Save the Children Statement on U.S. Vote against United Nations Resolution Supporting Refugees

FAIRFIELD, Conn. (Dec. 17, 2018) -- In response to today’s decision by the United States to vote against the United Nations General Assembly resolution that affirms the Global Compact on Refugees, Carolyn Miles, Save the Children President & CEO said:

We welcome today’s vote at the United Nations for the Global Compact on Refugees.  The United States’ vote against the resolution was disappointing, but we remain encouraged by past statements from the U.S. delegation demonstrating overall support for the Compact and clear understanding that the objectives advance both U.S. and international interests.

Currently, there are 25.4 million refugees worldwide, over half of whom are children, who face a dire future. Front-line refugee-hosting states in Africa, Asia, Latin American and the Middle East are struggling to support them. The Global Compact on Refugees signals international resolve to strengthen the world’s collective response to the refugee crisis.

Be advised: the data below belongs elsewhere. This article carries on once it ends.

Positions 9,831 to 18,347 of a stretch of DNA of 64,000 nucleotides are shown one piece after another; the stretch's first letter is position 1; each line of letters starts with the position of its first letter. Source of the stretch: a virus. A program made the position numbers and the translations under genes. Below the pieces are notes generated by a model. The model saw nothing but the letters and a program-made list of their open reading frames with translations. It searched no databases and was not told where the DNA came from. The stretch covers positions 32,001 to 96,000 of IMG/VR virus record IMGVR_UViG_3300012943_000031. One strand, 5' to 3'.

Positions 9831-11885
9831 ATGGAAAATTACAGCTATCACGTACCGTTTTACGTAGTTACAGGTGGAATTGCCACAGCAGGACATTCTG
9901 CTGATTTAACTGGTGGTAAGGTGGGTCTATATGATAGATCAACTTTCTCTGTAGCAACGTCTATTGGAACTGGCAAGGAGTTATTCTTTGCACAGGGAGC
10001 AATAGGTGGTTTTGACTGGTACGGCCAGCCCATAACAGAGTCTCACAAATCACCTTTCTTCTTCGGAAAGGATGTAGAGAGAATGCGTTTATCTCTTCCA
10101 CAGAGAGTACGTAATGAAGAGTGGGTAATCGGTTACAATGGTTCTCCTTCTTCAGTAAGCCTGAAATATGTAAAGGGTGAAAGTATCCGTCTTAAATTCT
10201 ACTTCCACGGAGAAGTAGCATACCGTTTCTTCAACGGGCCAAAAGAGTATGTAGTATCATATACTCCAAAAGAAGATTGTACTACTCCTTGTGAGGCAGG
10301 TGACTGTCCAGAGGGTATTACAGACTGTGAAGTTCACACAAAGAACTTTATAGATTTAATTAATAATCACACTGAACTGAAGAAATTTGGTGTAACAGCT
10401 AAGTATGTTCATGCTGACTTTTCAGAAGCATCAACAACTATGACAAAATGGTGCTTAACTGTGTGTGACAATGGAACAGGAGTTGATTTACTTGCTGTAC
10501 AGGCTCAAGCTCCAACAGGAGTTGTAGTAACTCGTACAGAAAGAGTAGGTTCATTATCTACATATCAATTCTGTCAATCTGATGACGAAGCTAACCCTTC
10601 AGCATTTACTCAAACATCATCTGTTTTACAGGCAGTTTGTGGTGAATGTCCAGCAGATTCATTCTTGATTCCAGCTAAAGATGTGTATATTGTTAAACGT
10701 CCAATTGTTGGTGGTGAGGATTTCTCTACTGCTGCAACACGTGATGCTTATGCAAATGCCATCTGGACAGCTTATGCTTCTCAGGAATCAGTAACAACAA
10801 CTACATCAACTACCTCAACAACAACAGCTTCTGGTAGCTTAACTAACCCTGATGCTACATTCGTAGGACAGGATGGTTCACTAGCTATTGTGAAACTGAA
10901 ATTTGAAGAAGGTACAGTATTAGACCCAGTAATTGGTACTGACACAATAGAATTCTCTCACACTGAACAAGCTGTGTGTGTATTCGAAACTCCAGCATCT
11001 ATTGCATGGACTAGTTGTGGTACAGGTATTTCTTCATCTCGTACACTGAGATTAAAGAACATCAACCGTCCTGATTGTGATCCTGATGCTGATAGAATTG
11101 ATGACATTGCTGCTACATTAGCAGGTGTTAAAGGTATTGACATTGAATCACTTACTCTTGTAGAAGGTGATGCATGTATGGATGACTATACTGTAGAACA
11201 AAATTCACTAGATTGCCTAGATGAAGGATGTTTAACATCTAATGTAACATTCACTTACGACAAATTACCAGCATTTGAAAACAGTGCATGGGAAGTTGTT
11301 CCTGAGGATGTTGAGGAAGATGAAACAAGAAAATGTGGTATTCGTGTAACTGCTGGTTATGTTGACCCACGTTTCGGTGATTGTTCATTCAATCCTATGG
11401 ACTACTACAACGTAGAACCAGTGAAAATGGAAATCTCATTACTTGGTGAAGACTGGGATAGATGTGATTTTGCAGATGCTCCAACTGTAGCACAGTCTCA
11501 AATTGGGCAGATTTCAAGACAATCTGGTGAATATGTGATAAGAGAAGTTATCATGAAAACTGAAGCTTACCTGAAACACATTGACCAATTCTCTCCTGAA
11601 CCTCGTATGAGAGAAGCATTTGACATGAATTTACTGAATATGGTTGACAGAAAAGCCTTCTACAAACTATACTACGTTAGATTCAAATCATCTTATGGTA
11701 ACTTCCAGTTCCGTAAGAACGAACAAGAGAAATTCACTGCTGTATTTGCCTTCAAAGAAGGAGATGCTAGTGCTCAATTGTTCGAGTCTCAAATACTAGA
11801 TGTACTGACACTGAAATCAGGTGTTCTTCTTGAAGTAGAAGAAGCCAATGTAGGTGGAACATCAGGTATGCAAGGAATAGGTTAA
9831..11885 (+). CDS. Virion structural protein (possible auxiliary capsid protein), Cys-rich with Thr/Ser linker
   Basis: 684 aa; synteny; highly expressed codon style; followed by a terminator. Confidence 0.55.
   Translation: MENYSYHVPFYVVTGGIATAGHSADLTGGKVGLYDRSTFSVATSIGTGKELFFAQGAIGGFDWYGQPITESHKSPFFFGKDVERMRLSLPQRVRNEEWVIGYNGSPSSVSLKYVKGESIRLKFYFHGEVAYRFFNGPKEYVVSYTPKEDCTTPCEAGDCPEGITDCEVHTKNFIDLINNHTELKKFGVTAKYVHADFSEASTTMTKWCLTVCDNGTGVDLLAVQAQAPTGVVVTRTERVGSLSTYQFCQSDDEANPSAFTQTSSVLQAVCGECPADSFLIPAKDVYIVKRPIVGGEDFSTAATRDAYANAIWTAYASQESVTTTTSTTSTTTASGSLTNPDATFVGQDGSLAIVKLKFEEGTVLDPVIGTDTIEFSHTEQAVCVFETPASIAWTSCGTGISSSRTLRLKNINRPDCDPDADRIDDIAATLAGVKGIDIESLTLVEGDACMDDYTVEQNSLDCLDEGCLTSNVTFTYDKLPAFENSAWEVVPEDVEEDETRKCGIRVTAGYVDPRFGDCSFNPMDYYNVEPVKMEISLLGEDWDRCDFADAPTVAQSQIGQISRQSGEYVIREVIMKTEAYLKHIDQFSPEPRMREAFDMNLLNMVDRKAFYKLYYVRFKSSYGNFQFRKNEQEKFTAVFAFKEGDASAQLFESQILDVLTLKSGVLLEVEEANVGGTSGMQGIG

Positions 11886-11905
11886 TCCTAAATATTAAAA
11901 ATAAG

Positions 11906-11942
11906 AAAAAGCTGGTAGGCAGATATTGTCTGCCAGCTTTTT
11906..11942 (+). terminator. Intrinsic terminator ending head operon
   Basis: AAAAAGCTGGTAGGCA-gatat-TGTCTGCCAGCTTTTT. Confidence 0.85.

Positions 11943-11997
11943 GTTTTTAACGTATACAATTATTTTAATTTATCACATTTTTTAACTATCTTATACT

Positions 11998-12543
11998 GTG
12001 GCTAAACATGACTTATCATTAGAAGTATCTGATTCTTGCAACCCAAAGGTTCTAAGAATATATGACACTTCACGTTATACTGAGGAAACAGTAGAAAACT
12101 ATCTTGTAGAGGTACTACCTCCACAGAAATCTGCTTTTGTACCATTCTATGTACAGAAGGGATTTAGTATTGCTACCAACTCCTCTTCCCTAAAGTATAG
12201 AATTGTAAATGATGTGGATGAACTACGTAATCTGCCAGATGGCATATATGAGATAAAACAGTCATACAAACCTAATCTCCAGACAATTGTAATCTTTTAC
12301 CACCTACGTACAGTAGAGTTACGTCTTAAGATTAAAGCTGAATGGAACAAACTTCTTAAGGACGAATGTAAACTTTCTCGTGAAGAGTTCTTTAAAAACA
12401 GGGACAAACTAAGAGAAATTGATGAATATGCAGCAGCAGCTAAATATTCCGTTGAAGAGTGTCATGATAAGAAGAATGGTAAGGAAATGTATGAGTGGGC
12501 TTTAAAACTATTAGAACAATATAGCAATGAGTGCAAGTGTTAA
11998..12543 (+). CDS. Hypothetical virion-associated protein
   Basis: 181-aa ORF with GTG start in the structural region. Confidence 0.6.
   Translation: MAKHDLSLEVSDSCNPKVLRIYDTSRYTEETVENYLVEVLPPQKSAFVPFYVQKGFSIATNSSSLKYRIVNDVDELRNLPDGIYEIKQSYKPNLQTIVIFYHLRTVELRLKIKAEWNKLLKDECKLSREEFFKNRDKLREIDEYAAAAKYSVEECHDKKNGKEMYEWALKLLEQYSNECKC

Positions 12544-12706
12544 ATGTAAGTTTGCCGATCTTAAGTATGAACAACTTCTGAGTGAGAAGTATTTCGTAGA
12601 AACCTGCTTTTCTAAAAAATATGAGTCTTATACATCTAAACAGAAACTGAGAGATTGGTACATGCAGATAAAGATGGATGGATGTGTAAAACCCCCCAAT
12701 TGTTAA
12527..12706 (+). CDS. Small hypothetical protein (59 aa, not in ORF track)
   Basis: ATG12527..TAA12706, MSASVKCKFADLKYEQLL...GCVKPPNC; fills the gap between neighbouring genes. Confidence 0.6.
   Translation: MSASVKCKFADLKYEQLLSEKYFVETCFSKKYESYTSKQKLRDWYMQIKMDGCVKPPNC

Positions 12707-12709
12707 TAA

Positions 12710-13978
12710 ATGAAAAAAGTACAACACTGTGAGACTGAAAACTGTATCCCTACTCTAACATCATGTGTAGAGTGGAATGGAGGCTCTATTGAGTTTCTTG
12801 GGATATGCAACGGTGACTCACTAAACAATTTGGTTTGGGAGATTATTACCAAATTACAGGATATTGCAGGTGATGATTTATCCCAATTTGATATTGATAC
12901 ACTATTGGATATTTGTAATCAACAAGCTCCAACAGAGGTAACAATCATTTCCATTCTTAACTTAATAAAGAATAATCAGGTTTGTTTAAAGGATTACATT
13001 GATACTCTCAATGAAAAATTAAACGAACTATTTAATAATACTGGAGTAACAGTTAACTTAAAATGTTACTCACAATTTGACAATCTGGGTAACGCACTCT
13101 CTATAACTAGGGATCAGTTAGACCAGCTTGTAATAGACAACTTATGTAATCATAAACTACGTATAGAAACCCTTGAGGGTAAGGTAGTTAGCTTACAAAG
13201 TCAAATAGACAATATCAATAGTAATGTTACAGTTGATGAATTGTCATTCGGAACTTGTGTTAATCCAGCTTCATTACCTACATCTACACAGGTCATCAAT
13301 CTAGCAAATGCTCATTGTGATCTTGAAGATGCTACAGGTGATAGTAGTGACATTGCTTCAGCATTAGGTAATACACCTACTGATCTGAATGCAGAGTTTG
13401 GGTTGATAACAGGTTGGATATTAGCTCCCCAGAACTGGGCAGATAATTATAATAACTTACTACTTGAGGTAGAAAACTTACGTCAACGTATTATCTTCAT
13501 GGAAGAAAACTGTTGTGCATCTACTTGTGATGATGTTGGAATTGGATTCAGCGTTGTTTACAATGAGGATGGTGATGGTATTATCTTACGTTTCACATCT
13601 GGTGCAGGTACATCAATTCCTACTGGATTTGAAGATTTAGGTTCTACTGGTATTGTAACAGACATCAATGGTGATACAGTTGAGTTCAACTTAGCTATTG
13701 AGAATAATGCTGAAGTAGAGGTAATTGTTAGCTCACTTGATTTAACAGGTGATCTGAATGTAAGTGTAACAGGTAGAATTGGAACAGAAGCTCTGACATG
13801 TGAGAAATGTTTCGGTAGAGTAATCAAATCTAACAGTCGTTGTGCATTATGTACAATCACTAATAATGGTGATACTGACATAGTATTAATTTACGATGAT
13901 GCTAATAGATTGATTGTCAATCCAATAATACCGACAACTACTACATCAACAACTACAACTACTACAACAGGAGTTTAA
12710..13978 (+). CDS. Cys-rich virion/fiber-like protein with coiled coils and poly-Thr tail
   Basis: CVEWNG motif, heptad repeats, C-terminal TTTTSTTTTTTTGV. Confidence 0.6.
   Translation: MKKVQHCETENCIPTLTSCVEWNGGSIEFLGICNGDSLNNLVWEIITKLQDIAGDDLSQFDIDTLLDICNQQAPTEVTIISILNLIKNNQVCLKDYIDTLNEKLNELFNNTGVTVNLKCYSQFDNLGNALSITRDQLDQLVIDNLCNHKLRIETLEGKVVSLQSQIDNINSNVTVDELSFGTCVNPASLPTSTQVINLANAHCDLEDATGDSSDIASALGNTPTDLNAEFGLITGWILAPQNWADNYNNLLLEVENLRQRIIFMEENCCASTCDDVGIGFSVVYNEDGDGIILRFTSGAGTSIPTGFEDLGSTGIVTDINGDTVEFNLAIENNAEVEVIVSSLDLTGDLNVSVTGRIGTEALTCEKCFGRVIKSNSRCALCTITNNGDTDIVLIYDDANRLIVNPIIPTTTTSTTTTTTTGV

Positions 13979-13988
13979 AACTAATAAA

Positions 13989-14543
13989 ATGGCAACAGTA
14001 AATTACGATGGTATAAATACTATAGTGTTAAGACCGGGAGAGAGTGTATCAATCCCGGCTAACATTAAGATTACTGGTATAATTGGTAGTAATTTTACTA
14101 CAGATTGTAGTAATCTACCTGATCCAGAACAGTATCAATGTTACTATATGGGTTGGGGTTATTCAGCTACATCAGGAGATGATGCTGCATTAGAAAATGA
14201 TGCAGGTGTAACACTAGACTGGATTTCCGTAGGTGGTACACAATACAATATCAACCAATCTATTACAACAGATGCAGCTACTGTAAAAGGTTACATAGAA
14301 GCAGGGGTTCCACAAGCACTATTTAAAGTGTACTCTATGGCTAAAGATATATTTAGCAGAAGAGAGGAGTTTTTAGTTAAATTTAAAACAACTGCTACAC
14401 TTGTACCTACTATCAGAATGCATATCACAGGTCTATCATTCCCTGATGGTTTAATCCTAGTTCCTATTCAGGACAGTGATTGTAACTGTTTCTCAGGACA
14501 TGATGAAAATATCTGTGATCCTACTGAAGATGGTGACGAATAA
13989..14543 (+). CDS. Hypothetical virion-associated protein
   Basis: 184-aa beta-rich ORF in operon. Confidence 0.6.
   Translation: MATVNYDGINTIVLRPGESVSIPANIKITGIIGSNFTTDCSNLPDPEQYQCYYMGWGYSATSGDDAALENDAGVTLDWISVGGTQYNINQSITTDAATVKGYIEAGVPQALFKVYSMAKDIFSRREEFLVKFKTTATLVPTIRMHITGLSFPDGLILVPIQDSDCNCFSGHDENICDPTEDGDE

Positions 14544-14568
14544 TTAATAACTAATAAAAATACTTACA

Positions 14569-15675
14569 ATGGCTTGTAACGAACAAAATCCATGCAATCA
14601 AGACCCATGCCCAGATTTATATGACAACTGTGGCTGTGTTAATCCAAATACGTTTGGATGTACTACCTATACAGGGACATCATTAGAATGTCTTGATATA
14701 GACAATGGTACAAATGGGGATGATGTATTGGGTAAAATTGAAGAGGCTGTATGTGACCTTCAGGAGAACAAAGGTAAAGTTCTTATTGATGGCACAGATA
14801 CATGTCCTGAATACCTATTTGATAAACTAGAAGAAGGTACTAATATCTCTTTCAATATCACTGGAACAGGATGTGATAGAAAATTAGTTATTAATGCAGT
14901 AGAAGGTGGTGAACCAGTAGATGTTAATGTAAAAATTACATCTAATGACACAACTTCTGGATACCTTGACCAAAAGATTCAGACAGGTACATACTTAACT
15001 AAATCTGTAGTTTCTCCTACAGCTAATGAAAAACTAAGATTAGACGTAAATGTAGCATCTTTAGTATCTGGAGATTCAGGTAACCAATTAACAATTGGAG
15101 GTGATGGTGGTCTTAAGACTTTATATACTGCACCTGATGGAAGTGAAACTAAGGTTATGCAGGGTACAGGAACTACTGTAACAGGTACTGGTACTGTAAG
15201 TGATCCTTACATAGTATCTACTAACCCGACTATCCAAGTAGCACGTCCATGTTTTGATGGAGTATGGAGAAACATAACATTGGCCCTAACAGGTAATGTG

We welcome the fact that the vast majority of the international community – 181 countries – voted to both affirm and call for implementation of the Global Compact. Given the importance of the U.S. role, however, it is critical that the U.S. decision to vote against the resolution not result in diminished U.S. leadership or pave the way for other governments to diminish their support for the Compact.

Without robust implementation of the responsibility-sharing and burden-sharing efforts contained in the Compact, children fleeing violence and persecution will be at risk of losing access to critical services and response efforts that support their futures. We urge the U.S. government to work with partner governments and refugee-hosting countries to prioritize implementation of the Global Compact on Refugees and ensure refugee response efforts are a foreign policy priority.

History has taught us that, left unattended, conflict and violence can lead to instability and eventually threaten American national interests. Neither the United States, the international community, nor the 13.2 million refugee children around the world can afford to have the U.S. sitting on the sidelines in the face of one of the greatest global challenges of our time.

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